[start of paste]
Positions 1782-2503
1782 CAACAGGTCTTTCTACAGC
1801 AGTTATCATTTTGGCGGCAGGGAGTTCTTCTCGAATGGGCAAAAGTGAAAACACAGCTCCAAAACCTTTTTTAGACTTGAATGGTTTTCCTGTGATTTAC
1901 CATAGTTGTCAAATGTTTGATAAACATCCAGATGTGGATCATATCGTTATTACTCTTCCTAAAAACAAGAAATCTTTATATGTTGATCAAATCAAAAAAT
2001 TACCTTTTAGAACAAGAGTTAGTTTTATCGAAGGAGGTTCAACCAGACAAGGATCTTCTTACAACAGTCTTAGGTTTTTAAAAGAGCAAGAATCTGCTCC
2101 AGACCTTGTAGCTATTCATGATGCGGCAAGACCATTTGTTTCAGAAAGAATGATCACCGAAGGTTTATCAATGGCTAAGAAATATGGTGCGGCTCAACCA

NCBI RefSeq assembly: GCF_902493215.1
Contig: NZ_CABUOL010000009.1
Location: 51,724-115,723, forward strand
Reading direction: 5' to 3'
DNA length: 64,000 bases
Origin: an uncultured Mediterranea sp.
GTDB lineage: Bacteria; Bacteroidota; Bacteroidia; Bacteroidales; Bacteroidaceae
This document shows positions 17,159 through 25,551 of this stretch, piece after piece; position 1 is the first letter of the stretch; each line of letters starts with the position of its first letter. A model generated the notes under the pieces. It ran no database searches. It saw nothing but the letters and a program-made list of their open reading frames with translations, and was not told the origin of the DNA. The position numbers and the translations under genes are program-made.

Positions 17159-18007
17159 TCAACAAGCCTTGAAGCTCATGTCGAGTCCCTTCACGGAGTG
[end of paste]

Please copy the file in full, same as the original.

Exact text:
Positions 1782-2503
1782 CAACAGGTCTTTCTACAGC
1801 AGTTATCATTTTGGCGGCAGGGAGTTCTTCTCGAATGGGCAAAAGTGAAAACACAGCTCCAAAACCTTTTTTAGACTTGAATGGTTTTCCTGTGATTTAC
1901 CATAGTTGTCAAATGTTTGATAAACATCCAGATGTGGATCATATCGTTATTACTCTTCCTAAAAACAAGAAATCTTTATATGTTGATCAAATCAAAAAAT
2001 TACCTTTTAGAACAAGAGTTAGTTTTATCGAAGGAGGTTCAACCAGACAAGGATCTTCTTACAACAGTCTTAGGTTTTTAAAAGAGCAAGAATCTGCTCC
2101 AGACCTTGTAGCTATTCATGATGCGGCAAGACCATTTGTTTCAGAAAGAATGATCACCGAAGGTTTATCAATGGCTAAGAAATATGGTGCGGCTCAACCA

NCBI RefSeq assembly: GCF_902493215.1
Contig: NZ_CABUOL010000009.1
Location: 51,724-115,723, forward strand
Reading direction: 5' to 3'
DNA length: 64,000 bases
Origin: an uncultured Mediterranea sp.
GTDB lineage: Bacteria; Bacteroidota; Bacteroidia; Bacteroidales; Bacteroidaceae
This document shows positions 17,159 through 25,551 of this stretch, piece after piece; position 1 is the first letter of the stretch; each line of letters starts with the position of its first letter. A model generated the notes under the pieces. It ran no database searches. It saw nothing but the letters and a program-made list of their open reading frames with translations, and was not told the origin of the DNA. The position numbers and the translations under genes are program-made.

Positions 17159-18007
17159 TCAACAAGCCTTGAAGCTCATGTCGAGTCCCTTCACGGAGTG